Originally posted at The Christian Write.
Previously I went into detail about specialized interactive items and elements, such as Link’s ocarina from Ocarina of Time and the various mini games in the Bioshock series, and when it would be appropriate to implement them in a game. Now I’d like to take a look at successful – and not so successful – implementation in greater detail using Capcom’s Okami and Konami’s Castlevania: Dawn of Sorrow for examples. (Incidentally, I have zero idea if there’s an industry-standard name for these elements, so if anyone knows please clue me in.)
Both games used a specialized interactive item mechanic that amounted to the player drawing shapes on the screen. However, the inputs were not equal in their execution. Both Okami and Dawn of Sorrow were high quality games that were very well received by audiences, but their respective innovative item mechanics could not have been more different in reception. In short, painting with Okami’s Celestial Brush was successful, while drawing the magic seals was a “failure”, subjectively speaking. So why did Okami succeed while Dawn of Sorrow failed?
Let’s take a look at the Celestial Brush from Okami first.
GayGamer vet Christian takes a deeper look at gaming mechanics and shares some of his thoughts about interactive design in part one of a two part piece. Originally posted at The Christian Write.
One of the goals of a good video game is to immerse the player in the world that s/he is playing in, to feel connected to the events on-screen, and as if the world is not only real but one that they have their own unique impact on. This was harder to do in the older days when the technology was new and interaction was limited to pressing one or two buttons, but as consoles and computers have become more and more powerful the capabilities for immersion have grown. The Oculus Rift as well as Sony’s Project Morpheus immediately come to mind by providing enhanced visual immersion, but before quality stereoscopic technology video games tried other methods to get the player more absorbed into the world.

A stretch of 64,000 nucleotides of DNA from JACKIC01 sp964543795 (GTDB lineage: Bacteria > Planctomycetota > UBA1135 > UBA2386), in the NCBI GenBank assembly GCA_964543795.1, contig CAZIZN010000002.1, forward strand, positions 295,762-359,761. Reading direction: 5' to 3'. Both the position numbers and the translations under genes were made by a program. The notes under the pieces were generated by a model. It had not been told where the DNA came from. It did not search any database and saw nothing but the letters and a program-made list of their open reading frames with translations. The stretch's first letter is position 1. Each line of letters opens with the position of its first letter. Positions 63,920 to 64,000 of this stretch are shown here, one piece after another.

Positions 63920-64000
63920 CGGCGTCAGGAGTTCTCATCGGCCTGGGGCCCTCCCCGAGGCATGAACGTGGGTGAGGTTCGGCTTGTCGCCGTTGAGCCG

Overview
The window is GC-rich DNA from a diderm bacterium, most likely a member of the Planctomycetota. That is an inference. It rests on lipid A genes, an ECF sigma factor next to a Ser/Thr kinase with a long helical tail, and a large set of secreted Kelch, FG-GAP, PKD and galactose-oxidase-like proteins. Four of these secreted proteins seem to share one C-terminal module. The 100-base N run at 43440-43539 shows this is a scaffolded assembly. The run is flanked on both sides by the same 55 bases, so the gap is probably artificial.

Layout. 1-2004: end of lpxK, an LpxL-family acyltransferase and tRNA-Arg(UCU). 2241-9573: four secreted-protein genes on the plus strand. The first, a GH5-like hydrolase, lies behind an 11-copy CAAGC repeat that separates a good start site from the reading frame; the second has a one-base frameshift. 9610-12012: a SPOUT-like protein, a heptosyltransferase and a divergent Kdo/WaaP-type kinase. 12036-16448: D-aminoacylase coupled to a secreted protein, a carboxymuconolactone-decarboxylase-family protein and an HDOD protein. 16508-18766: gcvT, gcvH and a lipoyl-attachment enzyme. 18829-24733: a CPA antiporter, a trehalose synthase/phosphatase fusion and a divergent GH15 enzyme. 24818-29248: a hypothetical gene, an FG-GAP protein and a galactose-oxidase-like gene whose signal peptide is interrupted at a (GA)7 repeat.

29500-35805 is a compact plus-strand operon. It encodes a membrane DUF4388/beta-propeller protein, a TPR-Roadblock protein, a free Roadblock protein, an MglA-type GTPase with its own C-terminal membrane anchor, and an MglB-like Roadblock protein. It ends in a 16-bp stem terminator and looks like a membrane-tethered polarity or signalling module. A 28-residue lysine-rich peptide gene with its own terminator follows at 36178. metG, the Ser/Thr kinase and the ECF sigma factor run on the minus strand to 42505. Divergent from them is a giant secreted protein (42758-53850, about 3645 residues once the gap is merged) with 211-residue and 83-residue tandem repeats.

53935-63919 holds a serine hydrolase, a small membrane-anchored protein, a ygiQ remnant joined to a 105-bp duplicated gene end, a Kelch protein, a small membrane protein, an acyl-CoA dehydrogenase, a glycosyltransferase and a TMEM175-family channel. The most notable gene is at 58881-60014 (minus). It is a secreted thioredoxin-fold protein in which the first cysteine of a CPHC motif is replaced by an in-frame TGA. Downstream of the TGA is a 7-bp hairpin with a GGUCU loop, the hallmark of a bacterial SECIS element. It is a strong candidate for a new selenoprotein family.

E3, and Nintendo in particular, provided an uplifting experience this year when I started to see how many games were utilizing female protagonists. Lady gamers make up half the gaming audience, after all, so it was encouraging to see devs start adding that representation into their titles. Then I heard about Finland’s Assembly Summer 2014 and promptly headdesked so hard I may have suffered mild dain bramage. You see, Assembly hosts International e-Sports Federation (IeSF) tournaments, the winners of which will move on to this year’s international finals in Baku, Azerbaijan. IeSF, for whatever reason, has decided that there will be no women’s division for the Hearthstone competition, so therefore women can’t compete. Like, at all. Continue reading
Assassin’s Creed: Unity was one of those games that I didn’t have any interest in when I first saw it, but cared more and more as the week went on and I got to see the ideas and mechanics explained and demonstrated more fully. It’s now become the first Assassin’s Creed game I’ve ever actually looked forward to. I was interested enough that I let the fact that all four of the playable characters were white males slide right by me without comment. Yes, I’m owning my white male privilege; or something. Others, however, did not miss that issue and brought up the question as to why there was a lack of female character options for the game. So why is that so? Creating a female character would have been too hard.
When I was little, one of my absolute favorite games both in the arcade and at home was Gauntlet. Four people playing at once was just groundbreaking at the time, and the four characters being utterly distinct was fascinating… it meant a rush to be the goddamned elf so that you actually stood a chance of grabbing items and treasure before anyone else. The poor sucker who got stuck as the warrior got nothing except by the grace of his or her teammates.
Fast forward to the late 90s/early 00s for Gauntlet: Dark Legacy to continue the arcade chaos with full 3D graphics, vibrant character and monster designs, interesting expansions on the four original classes, and the buffest wizards outside of a Boris Vallejo painting.
Then the series…languished a bit with false starts and lackluster gritty reboots. The latest to try and tackle the button-mashing mayhem was Warner Bros. and I got to get my hands on the pre-alpha demo at E3. And you know, I think it’s actually gonna be really good! I hope.